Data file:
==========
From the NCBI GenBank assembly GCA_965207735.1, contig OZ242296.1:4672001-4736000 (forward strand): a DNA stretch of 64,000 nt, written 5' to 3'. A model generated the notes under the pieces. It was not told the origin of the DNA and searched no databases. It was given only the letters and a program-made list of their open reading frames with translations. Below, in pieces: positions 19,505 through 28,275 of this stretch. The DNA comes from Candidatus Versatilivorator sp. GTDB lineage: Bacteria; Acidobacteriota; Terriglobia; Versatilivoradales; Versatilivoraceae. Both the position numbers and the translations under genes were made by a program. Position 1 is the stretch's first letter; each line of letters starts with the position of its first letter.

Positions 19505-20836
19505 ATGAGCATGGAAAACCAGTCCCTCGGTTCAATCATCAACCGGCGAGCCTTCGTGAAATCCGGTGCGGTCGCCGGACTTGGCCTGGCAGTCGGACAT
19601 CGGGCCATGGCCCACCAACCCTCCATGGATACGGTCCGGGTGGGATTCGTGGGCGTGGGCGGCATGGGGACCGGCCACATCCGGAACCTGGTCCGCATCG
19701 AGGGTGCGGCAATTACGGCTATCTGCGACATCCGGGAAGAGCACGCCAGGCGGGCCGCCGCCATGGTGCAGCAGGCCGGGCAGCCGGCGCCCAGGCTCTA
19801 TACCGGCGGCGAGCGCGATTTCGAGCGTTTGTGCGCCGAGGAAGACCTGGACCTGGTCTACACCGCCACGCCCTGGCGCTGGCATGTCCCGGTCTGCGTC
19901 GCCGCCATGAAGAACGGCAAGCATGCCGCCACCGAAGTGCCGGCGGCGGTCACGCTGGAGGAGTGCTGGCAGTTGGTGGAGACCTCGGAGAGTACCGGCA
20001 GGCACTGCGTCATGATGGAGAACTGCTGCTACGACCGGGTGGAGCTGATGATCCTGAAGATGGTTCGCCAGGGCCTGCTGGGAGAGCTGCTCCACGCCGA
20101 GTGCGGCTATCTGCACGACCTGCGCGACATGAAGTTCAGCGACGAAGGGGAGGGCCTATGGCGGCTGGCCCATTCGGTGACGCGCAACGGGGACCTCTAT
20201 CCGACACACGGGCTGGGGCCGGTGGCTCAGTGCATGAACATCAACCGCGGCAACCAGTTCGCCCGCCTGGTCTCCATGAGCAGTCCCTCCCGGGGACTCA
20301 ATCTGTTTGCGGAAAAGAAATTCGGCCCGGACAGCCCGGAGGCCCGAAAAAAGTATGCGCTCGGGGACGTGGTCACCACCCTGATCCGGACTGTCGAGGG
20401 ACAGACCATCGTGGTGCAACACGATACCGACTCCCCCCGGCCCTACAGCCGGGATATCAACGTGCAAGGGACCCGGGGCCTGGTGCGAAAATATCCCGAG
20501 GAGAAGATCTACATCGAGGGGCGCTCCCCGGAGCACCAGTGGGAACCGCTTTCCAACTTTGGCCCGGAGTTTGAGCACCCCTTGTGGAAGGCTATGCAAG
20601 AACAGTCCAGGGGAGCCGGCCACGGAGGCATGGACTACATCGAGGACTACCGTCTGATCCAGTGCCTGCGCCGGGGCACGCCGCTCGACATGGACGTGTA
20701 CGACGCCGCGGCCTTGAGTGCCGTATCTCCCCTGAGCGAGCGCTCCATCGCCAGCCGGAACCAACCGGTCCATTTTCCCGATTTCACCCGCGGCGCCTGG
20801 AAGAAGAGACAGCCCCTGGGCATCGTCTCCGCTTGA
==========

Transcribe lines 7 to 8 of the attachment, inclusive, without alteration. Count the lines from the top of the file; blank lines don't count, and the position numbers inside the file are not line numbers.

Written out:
19901 GCCGCCATGAAGAACGGCAAGCATGCCGCCACCGAAGTGCCGGCGGCGGTCACGCTGGAGGAGTGCTGGCAGTTGGTGGAGACCTCGGAGAGTACCGGCA
20001 GGCACTGCGTCATGATGGAGAACTGCTGCTACGACCGGGTGGAGCTGATGATCCTGAAGATGGTTCGCCAGGGCCTGCTGGGAGAGCTGCTCCACGCCGA